In Cooke, the Supreme Court reviewed two cases in which California prisoners were denied parole - in one case by the Board, and in the other by the Governor after the Board had granted parole. Cooke, 131 S. Ct. at 860-61. The Supreme Court noted that when state law creates a liberty interest, the Due Process Clause of the Fourteenth Amendment requires fair procedures, "and federal courts will review the application of those constitutionally required procedures." Id. at 862. The Court concluded that in the parole context, however, "the procedures required are minimal" and that the "Constitution does not require more" than "an opportunity to be heard" and being "provided a statement of the reasons why parole was denied." Id. (citing Greenholtz, 442 U.S. at 16). The Supreme Court therefore rejected Ninth Circuit decisions that went beyond these minimal procedural requirements and "reviewed the state courts' decisions on the merits and concluded that they had unreasonably determined the facts in light of the evidence." Cooke, 131 S. Ct. at 862. In particular, the Supreme Court rejected the application of the "some evidence" standard to parole decisions by the California courts as a component of the federal due process standard. Id. at 862-63. See also Pearson, 639 F.3d at 1191.*fn1

Relying on the decision in Superintendent v. Hill, 472 US 445, 456 (1985), petitioner argues that the federal due process clause requires that a parole denial be support by at least "some evidence" in order to avoid arbitrary decisionmaking. Petitioner contends that in Cooke the Supreme Court only held that the federal courts did not have the authority to grant habeas relief based on a determination that the state courts had erred in applying the "some evidence" standard that the California Supreme Court has determined applies to California parole decisions. Petitioner argues that the Supreme Court did not answer the question of whether the federal due process clause itself requires a parole denial be supported by at least the "some evidence," as required by Superintendent v. Hill, in order to avoid arbitrary decisionmaking. Even if this contention were to have some persuasive force, it has specifically been foreclosed by the Supreme Court. See Cooke, 131 S. Ct. at 862 ("No opinion of ours supports converting California's 'some evidence' rule into a substantive federal requirement."); Cooke, 131 S. Ct. at 863 (Justice Ginsburg, concurring) (Concluding that the Ninth Circuit has recognized Greenholtz as the controlling precedent in assessing the denial of parole under California's system and not the Hill standard applicable to revocation of a prisoner's good time credits.)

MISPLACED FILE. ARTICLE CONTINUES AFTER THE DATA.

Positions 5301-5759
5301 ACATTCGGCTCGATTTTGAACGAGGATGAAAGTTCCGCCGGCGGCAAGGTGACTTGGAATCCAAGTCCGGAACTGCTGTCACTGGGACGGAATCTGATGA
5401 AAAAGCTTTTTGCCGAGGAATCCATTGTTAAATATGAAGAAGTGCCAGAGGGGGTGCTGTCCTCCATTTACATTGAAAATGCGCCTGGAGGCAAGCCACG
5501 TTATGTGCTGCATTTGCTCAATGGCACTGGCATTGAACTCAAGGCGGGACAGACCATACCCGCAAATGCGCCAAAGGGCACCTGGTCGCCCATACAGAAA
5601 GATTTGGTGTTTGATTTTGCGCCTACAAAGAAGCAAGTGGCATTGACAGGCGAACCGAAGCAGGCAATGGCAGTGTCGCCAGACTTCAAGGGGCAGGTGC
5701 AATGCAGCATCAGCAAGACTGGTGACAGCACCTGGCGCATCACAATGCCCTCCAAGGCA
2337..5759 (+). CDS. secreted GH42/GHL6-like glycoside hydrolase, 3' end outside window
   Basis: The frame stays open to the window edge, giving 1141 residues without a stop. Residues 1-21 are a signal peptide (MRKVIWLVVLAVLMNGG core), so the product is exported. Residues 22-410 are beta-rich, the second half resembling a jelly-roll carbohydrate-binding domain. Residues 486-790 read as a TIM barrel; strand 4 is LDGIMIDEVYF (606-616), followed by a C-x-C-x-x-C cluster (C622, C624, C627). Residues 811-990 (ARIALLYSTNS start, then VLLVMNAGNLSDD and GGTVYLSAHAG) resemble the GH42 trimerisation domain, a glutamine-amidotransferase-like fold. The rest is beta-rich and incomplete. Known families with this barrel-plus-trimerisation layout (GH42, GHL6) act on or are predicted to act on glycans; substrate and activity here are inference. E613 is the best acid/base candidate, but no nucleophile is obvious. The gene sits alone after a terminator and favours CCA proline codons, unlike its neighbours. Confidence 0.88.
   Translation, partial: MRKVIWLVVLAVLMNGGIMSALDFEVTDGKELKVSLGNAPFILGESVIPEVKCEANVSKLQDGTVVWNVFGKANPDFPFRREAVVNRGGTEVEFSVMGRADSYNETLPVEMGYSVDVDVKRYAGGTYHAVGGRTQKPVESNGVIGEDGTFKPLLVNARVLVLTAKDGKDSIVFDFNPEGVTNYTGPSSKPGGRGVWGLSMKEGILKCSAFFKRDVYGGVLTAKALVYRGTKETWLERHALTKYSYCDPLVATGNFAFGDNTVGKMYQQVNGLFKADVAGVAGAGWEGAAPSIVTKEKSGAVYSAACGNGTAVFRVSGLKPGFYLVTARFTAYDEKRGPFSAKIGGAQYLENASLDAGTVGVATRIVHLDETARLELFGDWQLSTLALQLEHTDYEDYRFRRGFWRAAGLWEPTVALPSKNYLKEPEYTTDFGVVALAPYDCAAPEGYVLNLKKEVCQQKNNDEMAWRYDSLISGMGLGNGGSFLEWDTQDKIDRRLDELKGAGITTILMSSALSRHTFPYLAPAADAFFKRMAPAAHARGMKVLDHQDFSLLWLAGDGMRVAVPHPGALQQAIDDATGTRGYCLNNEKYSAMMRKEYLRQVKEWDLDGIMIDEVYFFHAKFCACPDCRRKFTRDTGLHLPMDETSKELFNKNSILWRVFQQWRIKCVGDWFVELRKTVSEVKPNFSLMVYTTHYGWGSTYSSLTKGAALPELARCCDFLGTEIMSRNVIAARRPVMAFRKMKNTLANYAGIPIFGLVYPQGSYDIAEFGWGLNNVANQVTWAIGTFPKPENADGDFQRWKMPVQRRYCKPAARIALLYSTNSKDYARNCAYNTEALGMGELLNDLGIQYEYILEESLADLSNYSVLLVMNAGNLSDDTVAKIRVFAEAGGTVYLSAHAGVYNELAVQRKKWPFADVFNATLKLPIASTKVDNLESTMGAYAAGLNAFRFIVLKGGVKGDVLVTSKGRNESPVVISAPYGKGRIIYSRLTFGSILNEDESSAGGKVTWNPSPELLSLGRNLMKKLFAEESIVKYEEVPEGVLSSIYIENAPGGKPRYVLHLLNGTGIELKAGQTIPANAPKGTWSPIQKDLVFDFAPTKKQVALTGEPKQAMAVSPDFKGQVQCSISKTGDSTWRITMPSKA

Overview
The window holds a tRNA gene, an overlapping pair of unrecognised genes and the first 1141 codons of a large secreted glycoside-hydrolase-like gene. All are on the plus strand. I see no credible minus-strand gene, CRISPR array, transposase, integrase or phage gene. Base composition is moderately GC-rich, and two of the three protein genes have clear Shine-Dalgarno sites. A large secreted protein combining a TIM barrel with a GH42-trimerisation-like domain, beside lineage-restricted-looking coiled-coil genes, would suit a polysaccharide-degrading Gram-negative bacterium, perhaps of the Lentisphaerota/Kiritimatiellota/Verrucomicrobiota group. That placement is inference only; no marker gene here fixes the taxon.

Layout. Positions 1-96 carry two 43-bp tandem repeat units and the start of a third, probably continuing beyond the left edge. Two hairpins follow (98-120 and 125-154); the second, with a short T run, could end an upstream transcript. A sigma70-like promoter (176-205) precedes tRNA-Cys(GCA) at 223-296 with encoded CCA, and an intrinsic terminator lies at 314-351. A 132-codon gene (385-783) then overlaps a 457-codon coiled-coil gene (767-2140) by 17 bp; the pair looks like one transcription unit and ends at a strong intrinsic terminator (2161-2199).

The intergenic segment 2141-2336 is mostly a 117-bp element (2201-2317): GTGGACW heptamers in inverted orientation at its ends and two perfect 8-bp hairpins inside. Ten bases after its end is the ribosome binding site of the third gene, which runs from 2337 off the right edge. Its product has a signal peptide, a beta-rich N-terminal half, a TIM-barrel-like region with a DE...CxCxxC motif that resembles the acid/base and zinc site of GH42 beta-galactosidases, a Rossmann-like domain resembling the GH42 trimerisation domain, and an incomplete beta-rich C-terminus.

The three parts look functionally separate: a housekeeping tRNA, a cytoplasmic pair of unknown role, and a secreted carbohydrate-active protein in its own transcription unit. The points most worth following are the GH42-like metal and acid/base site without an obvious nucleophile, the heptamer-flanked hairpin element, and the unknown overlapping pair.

Here, it is plain from the record in this case that petitioner was present at his 2010 parole consideration hearing, that he participated in that hearing, and that he was provided with the reasons for the Board's decision to deny him parole. See Respondents' Motion to Dismiss (Doc. No. 10 ), at Ex. P. According to the United States Supreme Court, the federal due process clause requires no more. Petitioner is therefore not entitled to federal habeas relief with respect to his claim one.

II. Ex Post Facto Violation

Petitioner's second claim for relief is that the Board violated the Ex Post Facto Clause by applying to him a longer period of time between parole consideration hearings in accord with the provisions of California's Proposition 9, also known as Marsy's Law, enacted into law in November 2008. Petitioner was convicted and sentenced to 27 years to life in prison with the possibility of parole in 1982, twenty-six years prior to the passage of Proposition 9.

Prior to enactment of Proposition 9, California law provided that parole hearings were to be conducted annually and the Board was authorized to defer subsequent hearings for "'[t]wo years after any hearing at which parole is denied if the board finds that it is not reasonable to expect that parole would be granted a hearing during the following year and states the bases for the finding'" or up to five years for convicted murderers. Gilman v. Schwarzenegger, 638 F.3d 1101, 1104 (9th Cir. 2011) (quoting ...